SCOTUScast 11-7-15 featuring James Coleman James Coleman November 07, 2015
On October 14, 2015, the Supreme Court heard oral argument in Federal Energy Regulatory Commission v. Electric Power Supply Association and EnerNOC v. Electric Power Supply Association.
These consolidated cases involve the efforts of the Federal Energy Regulatory Commission (FERC) to specify the methodology that operators in the wholesale electricity market use when compensating users for a commitment to reduce their consumption at particular times, a phenomenon known as “demand response.” The U.S. Court of Appeals for the D.C. Circuit determined that FERC lacked statutory authority to impose such a methodology. The Supreme Court agreed to consider the following two questions:
(1) Whether FERC reasonably concluded that it has authority under the Federal Power Act to regulate the rules used by operators of wholesale electricity markets to pay for reductions in electricity consumption and to recoup those payments through adjustments to wholesale rates; and (2) Whether the D.C. Circuit erred in holding that the rule issued by FERC is arbitrary and capricious.
Justice Alito appears to be recused from this case.
To discuss the case, we have James Coleman, who is assistant professor at the University of Calgary, Faculty of Law and Haskayne School of Business. Federalism & Separation of Powers and Environmental Law & Property Rights Practice Groups Podcast
Erik S. Jaffe October 21, 2015
In a case that could have serious implications about the limits of judicial review, the Supreme Court will be deciding a narrow statutory interpretation question. The initial question is whether FERC has authority to regulate the rules used by operators of wholesale-electricity markets to pay for reductions in electricity consumption and to recoup those payments through adjustments to wholesale rates. But wrapped within that question is how much deference the Supreme Court is willing to give FERC on this matter.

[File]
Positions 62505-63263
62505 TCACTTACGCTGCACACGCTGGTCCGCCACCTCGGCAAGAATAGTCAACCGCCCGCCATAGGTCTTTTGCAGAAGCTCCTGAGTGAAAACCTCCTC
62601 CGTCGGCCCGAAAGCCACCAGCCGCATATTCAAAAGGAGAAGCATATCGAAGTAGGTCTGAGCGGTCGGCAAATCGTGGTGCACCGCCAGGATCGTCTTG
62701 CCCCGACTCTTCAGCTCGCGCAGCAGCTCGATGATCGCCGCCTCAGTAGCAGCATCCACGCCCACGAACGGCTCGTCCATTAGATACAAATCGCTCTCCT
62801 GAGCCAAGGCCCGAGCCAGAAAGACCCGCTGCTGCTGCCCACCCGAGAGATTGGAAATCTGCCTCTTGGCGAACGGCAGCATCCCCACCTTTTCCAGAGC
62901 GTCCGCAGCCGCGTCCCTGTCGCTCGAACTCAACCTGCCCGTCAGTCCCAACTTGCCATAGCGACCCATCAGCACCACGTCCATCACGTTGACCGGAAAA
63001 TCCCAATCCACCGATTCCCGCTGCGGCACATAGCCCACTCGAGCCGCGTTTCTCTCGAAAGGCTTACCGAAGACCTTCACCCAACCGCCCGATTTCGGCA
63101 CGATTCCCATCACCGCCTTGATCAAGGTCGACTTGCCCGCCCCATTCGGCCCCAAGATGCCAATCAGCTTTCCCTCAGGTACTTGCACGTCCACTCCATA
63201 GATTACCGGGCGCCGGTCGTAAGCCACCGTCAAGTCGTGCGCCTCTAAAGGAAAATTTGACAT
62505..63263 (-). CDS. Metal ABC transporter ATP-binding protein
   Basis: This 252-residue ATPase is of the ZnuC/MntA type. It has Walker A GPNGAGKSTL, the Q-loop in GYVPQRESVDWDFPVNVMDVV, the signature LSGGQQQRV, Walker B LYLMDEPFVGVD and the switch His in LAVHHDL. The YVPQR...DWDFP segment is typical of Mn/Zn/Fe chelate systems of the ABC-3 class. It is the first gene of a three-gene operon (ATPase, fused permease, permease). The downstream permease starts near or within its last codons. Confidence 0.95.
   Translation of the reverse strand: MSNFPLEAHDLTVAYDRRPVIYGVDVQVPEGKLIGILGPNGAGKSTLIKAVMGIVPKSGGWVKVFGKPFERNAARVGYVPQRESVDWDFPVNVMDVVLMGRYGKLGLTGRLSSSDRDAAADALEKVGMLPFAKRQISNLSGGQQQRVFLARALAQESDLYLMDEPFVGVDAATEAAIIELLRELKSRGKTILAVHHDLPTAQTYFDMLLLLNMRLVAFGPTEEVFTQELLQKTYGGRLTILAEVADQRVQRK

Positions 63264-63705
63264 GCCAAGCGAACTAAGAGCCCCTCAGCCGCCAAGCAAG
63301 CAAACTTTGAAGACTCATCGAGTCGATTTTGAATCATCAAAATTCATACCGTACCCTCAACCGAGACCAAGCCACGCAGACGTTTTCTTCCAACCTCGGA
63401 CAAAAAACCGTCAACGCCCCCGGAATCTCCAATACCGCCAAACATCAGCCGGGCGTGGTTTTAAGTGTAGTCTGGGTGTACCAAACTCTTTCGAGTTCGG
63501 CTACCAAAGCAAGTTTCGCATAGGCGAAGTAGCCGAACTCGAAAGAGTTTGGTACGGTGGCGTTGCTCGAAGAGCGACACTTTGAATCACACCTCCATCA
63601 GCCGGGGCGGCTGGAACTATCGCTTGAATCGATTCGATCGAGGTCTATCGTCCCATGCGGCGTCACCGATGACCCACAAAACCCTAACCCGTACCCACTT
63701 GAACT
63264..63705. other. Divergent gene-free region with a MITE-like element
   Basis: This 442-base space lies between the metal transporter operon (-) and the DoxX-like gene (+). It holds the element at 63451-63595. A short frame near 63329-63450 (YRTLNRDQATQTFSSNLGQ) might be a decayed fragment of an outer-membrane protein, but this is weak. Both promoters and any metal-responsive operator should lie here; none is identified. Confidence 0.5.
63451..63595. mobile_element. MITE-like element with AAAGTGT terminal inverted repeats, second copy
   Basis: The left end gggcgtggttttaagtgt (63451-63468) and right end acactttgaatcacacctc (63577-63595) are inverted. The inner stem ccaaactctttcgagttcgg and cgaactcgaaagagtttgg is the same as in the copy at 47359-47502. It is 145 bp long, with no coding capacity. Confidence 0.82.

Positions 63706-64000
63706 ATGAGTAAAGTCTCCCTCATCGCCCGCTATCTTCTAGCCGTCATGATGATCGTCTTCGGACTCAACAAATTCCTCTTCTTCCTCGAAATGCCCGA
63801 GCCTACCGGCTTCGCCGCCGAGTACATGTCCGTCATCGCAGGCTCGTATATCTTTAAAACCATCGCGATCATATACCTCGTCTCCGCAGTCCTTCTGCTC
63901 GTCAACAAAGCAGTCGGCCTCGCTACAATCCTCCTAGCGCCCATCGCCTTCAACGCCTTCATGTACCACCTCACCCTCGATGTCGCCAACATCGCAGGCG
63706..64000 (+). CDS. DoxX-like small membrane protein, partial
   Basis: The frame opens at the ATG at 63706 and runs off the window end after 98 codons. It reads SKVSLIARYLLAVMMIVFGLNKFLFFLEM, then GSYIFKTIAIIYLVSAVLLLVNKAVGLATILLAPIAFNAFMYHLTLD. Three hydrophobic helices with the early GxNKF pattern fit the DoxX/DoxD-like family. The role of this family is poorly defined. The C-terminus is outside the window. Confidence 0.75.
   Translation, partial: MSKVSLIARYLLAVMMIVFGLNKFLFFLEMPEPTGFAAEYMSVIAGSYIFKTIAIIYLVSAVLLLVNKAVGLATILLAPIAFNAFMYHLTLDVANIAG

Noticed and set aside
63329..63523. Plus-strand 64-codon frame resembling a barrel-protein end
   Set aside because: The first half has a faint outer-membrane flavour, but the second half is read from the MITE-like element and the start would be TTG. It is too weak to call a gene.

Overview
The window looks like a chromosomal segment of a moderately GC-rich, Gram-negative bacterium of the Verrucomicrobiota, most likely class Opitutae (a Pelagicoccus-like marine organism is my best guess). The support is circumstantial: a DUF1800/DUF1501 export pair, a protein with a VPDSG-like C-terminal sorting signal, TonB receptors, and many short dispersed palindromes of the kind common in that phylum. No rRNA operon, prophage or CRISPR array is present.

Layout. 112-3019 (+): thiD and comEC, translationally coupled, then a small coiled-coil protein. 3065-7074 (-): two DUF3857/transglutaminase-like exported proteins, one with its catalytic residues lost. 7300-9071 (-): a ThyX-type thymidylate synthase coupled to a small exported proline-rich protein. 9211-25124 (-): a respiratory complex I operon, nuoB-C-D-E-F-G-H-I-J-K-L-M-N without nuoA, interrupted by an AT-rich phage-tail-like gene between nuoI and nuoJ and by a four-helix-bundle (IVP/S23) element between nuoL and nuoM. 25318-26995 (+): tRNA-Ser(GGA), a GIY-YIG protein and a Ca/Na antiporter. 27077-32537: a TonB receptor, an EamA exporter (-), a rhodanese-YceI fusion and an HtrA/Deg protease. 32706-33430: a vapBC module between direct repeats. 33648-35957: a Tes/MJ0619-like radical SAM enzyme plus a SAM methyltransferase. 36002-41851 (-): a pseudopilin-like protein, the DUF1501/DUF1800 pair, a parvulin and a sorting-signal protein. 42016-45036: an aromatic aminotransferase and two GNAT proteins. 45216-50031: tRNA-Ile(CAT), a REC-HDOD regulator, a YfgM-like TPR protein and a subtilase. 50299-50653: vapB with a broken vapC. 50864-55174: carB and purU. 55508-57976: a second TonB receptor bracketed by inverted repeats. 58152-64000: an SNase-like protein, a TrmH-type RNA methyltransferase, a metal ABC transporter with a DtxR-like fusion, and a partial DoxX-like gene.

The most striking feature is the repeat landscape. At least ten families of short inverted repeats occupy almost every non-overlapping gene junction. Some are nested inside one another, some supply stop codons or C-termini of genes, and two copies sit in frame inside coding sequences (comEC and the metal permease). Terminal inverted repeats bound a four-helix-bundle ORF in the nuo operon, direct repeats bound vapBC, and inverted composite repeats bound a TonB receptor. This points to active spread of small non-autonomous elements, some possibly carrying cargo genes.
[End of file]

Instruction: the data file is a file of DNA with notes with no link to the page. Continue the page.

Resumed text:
Environmental Law & Property Rights Practice Group Podcast
- Mr. Erik S. Jaffe, Sole Practitioner, Erik S. Jaffe, PC
On June 29, the U.S. Supreme Court limited the power of the EPA. Under the Clean Air Act, the EPA can regulate, as a stationary source of emissions, power plants only if EPA concludes that "regulation is appropriate and necessary." The Court, in a split decision, held that the EPA acted unreasonably when it deemed cost of the regulations irrelevant when it decided to regulate power plants. But what does that mean for the EPA? Will the decision have an impact for other regulatory agencies?
Third Annual Executive Branch Review Conference
- Andrew Grossman, Associate, Baker & Hostetler, and Adjunct Scholar, The Cato Institute
The Environmental Protection Agency has proposed new regulations for CO2 emission reductions from existing power plants. The proposal requires states to implement the Agency’s Clean Power Plan. Proponents argue that it is an essential measure to protect vital natural resources; opponents argue that it will be massively costly and logistically difficult to implement (particularly given the timeframes required in the proposed regulations), and that it robs the states of their sovereign power. Our panel of experts will discuss the underlying legal authority for EPA’s proposal, the appropriate federalism model for regulation of CO2 emissions under the Clean Air Act, and the policy implications.
This panel was presented on June 18, 2015, at the Mayflower Hotel in Washington, DC during the Third Annual Executive Branch Review Conference.
The Clean Power Plan: A Bridge too Far?
9:40 – 11:10 a.m.
- Mr. David Doniger, Natural Resources Defense Council
- Mr. Mark W. DeLaquil, Baker & Hostetler LLP
- Mr. Robert M. Sussman, Sussman & Associates
- Mr. Misha Tseytlin, West Virginia Attorney General's Office
- Moderator: Ms. Elana Schor, Politico
June 18, 2015 Environmental Law & Property Rights Practice Group Podcast
In what has become a highly visible challenge to the EPA’s authority under the Clean Air Act, the D.C. Court of Appeals heard oral argument on April 16, 2015. The case is being viewed by some as a fundamental test of executive authority and the judiciary’s willingness to evaluate and rein in possible overreach. Is the rule, now in proposed form, ripe for challenge, at least in part because compliance with the rule requires a great deal of planning and expense even before its adoption? Has the EPA overreached and, if so, will the court intervene? Or has the EPA properly utilized its statutory rulemaking authority for what all parties indicate will be an important change in the way coal-fired power plants are able to operate?
- Robert R. Gasaway, Partner, Kirkland & Ellis LLP